"Because we share sleep at night, our daughter naturally feels very connected to us," she says

By peoplestaff225
Updated May 15, 2015 02:00 PM

Milla Jovovich is finding the beauty in stepping away from modern-day motherhood and going back to basics.

And there are no better role models for the simple lifestyle than mothers in third-world countries, the actress says in an interview with Romy & the Bunnies.

“I feel that the connection with children and mothers is so strong in places where there are not so many ‘things’ to get in the way,” Jovovich, 39, says.

“No electronic distraction devices, no high-tech baby equipment, just a mother carrying her little one everywhere, sharing a family bed and having the help of all the other women around to raise the baby.”

Courtesy Milla Jovovich

Unlike other cultures, Jovovich has “always thought the Western way of raising kids was so disconnected,” especially when it comes to sleeping arrangements.

“Everyone has their cubicle at home, babies go into nurseries, little kids have their own rooms,” she explains. “You are so separated from one another!”

But the mom of two — she welcomed daughter Dashiel Edan in April — and her husband, Paul W.S. Anderson, have found the perfect solution: The couple co-sleep with their daughters, including 7½-year-old Ever Gabo.

“I feel that it’s helped us so much to stay connected as a family,” Jovovich says. “Because we share sleep at night, our daughter naturally feels very connected to us and that, in turn, makes her want to please us!”

She continues, “[Ever] trusts us and listens to what we say. There is an innate sense of respect between us all that I feel can be lacking with some of the other parents and children I see in our society.”

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Jovovich is also a big believer of tending to a newborn’s needs and chose to not use the cry-it-out method with her children.

“[Ever] was never a ‘good’ sleeper, so every two or three hours I was waking up to feed her and calm her. I never wanted to let her signals go unanswered and letting her cry it out was not the way I wanted to raise my child,” she says.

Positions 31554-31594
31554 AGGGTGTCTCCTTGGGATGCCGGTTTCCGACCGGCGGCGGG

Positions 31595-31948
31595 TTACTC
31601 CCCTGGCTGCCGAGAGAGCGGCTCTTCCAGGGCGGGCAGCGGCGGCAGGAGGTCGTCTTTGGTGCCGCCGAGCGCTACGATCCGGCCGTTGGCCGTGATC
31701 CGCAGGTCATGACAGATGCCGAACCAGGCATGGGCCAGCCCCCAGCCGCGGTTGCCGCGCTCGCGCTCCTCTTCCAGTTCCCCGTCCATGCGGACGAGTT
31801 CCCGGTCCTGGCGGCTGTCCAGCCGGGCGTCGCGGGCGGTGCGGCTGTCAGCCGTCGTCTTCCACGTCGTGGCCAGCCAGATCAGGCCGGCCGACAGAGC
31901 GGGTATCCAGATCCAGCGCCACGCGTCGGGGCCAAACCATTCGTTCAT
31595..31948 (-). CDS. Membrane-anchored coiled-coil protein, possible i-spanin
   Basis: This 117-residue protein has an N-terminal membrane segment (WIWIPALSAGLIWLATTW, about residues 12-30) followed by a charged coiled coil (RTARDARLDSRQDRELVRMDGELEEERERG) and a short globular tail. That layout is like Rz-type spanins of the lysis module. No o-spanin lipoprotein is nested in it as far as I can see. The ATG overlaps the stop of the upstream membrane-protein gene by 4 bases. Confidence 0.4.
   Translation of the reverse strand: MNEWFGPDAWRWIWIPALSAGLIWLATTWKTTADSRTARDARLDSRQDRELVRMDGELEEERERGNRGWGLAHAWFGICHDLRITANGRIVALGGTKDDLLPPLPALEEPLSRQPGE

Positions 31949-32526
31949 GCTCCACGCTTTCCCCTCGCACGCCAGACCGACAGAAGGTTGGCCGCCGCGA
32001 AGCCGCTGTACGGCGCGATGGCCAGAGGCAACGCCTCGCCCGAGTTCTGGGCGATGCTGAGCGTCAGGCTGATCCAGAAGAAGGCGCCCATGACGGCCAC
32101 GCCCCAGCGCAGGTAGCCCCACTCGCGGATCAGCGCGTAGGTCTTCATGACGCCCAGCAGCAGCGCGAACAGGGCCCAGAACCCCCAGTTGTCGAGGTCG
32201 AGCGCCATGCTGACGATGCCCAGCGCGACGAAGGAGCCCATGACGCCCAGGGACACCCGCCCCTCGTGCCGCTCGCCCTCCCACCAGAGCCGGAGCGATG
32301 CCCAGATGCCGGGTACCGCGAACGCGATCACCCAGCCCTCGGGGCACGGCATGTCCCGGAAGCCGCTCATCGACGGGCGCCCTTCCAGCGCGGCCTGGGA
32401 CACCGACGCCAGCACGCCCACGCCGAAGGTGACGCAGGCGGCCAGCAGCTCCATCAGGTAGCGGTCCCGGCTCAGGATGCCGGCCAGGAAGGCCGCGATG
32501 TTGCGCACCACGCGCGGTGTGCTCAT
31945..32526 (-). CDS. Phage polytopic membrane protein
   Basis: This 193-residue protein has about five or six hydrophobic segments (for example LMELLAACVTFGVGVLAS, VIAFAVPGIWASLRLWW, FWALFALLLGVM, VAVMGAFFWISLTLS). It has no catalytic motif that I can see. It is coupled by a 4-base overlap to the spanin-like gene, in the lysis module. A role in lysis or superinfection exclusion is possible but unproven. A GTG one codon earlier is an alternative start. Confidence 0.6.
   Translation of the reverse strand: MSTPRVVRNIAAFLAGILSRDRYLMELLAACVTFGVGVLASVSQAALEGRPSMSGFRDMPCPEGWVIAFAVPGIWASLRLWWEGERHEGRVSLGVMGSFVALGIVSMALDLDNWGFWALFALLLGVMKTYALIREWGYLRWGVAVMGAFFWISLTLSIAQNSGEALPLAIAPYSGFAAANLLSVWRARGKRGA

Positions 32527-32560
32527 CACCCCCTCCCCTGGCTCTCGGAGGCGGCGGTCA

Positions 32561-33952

“Not that I judge other methods of mothering, I just knew that it wouldn’t make me happy to allow her to be separated from us at night and cry for hours on end. And I always say, whatever you need to do to be a happy mother is the best for baby.”

Now that her firstborn has passed the baby stage, the proud mama’s bond with her “kind” daughter is stronger than ever. “It’s funny, but now that she’s 7 years old and has calmed down, she really is my little friend and buddy who ‘gets it.’ I have time to sit back and just watch her blossom,” she shares.

“To sit and draw together — without the endless ‘No, paint goes on paper, not on your face/hair/carpet/all of the above’ — is so fun because I can see how talented she is and can only imagine what her drawings will look like in a few years! It’s all so precious.”

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The memories of watching her baby girl grow up only add to the excitement of the family’s newest addition. After a whirlwind of Ever’s younger years, Jovovich is looking forward to slowing down and embracing each moment with daughter Dashiel.

“I feel that it is inevitable that you never appreciate your first child as much as you should. When our daughter was a baby, I was so used to living on another schedule that I was a zombie for the first few months,” she says.

“I remember cherishing the calm moments so much, when she would be relaxed and falling asleep in my arms and I could just look at her beautiful little face and sing to her and tell her how much I loved her and give her little kisses.”

She adds, “I’m so excited to have another baby because I can actually stop and smell the roses this time around. So much of being a parent is spent running or worrying, cleaning up messes, going to doctors, making sure they eat the right food and act polite, that actually being able to step back and see how amazing your child is can be something we forget to do.”

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— Anya Leon